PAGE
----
My neighbor has an aging, mostly blind dog who wanders out into the road every so often. That dog can’t see or hear shit, and I have another neighbor who drives his pickup like an asshole around the tight corners. If I see that dog out, I stop my car immediately and coax it home. The owners are always happy. And I always feel like a million when I know the dog is safely inside.
I don’t need a hero button or to be lauded on social media for not being a jerk.
None of us does, albeit I get the distinct impression these days that it’s not worth doing unless someone has a camera on you to report your good deeds. The need to be seen doing good things has little or nothing to do with simply doing them because they’re the right thing to do.
I am no Biblical scholar, but I am a fan of the Sermon on the Mount, which has something to say about praying in public “so as to be seen by men.” The way I see it, the more I need to crow about the little things I do which add value, the less valuable they are.
Quarantine has been tough on all of us, but it might also have underscored a few things that have been cast aside. How critical human contact is, of course, about which better writers than I have penned excellent articles. But also, the way enforced isolation has, at least for some, allowed us to consider our relative value to the world and each other.
The small, daily gestures of holding doors, carrying groceries, walking someone’s dog, checking in on a sick neighbor have been, at least for some, terrific reminders of what really is important. We matter when we care, and when we care to do the small, right, important things, our sense of belonging is reinforced. And we want to do more when we feel we belong.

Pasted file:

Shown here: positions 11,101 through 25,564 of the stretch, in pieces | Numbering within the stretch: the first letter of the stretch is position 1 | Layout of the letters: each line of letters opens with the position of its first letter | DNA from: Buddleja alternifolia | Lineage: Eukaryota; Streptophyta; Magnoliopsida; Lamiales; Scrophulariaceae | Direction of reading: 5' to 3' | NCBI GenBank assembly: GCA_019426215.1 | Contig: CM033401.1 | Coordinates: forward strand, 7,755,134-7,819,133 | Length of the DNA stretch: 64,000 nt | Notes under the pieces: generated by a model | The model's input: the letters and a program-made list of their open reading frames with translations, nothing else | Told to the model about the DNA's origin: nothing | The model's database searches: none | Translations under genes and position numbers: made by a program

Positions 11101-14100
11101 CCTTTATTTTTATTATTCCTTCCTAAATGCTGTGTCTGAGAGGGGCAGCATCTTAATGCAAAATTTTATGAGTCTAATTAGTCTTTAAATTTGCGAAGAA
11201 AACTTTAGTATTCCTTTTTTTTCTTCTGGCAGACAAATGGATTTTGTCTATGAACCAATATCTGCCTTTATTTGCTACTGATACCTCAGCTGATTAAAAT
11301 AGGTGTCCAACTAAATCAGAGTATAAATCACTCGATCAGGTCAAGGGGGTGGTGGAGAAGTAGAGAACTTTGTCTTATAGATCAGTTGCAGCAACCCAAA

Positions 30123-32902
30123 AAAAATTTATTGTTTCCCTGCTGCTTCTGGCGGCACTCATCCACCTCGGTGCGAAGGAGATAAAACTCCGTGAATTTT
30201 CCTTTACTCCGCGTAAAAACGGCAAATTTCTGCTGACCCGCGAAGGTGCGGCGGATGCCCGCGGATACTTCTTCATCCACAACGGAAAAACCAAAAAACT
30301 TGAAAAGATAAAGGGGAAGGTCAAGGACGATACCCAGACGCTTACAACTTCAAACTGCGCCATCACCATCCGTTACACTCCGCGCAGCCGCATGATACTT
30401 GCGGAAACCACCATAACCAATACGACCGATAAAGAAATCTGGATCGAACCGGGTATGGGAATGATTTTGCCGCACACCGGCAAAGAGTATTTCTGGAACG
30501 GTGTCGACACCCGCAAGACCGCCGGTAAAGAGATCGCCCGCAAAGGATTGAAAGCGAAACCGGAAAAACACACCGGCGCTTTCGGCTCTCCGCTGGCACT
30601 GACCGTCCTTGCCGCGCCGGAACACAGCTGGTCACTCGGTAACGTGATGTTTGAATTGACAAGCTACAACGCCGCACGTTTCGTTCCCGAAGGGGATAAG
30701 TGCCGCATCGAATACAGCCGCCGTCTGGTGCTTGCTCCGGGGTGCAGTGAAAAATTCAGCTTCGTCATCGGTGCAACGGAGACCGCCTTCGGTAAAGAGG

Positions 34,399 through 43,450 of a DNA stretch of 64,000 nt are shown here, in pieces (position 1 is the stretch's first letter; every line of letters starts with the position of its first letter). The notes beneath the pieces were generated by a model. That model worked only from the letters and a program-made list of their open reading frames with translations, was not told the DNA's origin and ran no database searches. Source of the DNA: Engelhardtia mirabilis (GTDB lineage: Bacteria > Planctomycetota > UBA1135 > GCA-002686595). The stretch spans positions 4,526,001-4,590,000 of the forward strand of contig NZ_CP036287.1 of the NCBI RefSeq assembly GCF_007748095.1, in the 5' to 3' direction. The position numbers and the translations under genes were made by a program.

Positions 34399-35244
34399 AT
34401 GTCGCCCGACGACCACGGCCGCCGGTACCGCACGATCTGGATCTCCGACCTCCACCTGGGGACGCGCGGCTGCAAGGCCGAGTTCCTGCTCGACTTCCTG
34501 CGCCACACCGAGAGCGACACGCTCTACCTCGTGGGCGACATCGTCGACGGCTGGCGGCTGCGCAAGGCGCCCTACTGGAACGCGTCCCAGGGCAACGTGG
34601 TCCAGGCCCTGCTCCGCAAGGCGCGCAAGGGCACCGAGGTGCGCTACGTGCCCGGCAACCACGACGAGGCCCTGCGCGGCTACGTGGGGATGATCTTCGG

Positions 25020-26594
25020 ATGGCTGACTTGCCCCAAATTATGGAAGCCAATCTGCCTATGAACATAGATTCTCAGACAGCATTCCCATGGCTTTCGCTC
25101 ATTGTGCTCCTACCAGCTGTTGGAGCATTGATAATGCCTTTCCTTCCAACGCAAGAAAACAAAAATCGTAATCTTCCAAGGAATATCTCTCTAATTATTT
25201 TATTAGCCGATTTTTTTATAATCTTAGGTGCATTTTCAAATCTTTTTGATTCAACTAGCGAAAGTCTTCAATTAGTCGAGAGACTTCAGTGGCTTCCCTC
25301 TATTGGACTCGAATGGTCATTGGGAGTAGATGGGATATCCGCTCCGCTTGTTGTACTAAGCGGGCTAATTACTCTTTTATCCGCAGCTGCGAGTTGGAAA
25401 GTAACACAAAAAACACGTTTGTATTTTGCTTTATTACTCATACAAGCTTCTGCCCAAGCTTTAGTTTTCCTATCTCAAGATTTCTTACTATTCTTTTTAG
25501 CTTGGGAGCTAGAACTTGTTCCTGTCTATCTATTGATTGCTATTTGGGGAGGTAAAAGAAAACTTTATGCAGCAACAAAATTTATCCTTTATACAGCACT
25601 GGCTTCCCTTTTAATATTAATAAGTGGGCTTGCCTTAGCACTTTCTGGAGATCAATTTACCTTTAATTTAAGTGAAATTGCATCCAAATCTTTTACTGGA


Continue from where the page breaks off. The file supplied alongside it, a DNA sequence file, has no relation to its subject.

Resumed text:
Funny how that works.
Not everyone wants your help. Not everyone will be pleasant about it, either. Not your journey. You can’t force kindness onto folks who see it as condescension, no matter what your genuine intent may be.
Not everyone wants your help. Not everyone will be pleasant about it, either. Not your journey. You can’t force kindness onto folks who see it as condescension, no matter what your genuine intent may be. Society has not encouraged the kind of generosity of spirit and everyday kindness that each of us deserves, and issues of racism, ageism and all the other -isms make trust damned hard. So if your gestures are mistrusted or rejected, don’t take it personally. After all, if it’s genuine, then it’s not all about you anyway.
I learned a long time ago that depression was quickly alleviated, if not outright relieved, by finding ways to be useful or kind, or be of service to others. While the rest of society slavers about becoming the Next Tony Stark, and people make verbs out of assholes like Elon Musk (we’re going to “Elon Musk” this, I heard in an NPR story) the only true differences that you can I can make are the ones that absolutely, positively make the most impact: the tiny, everyday, small and often unnoticed gestures that reinforce what is fundamentally good in all of us.
To that, if I’m wise (and I’m often not very) I will know to get out and do something nice when I am in a funk. Works every time. The way I see it that’s a good sight better than committing verbal violence on social media.
But hey, that’s just me. Meanwhile I’m going to go give my neighbor’s mastiff, Ollie, a butt rub.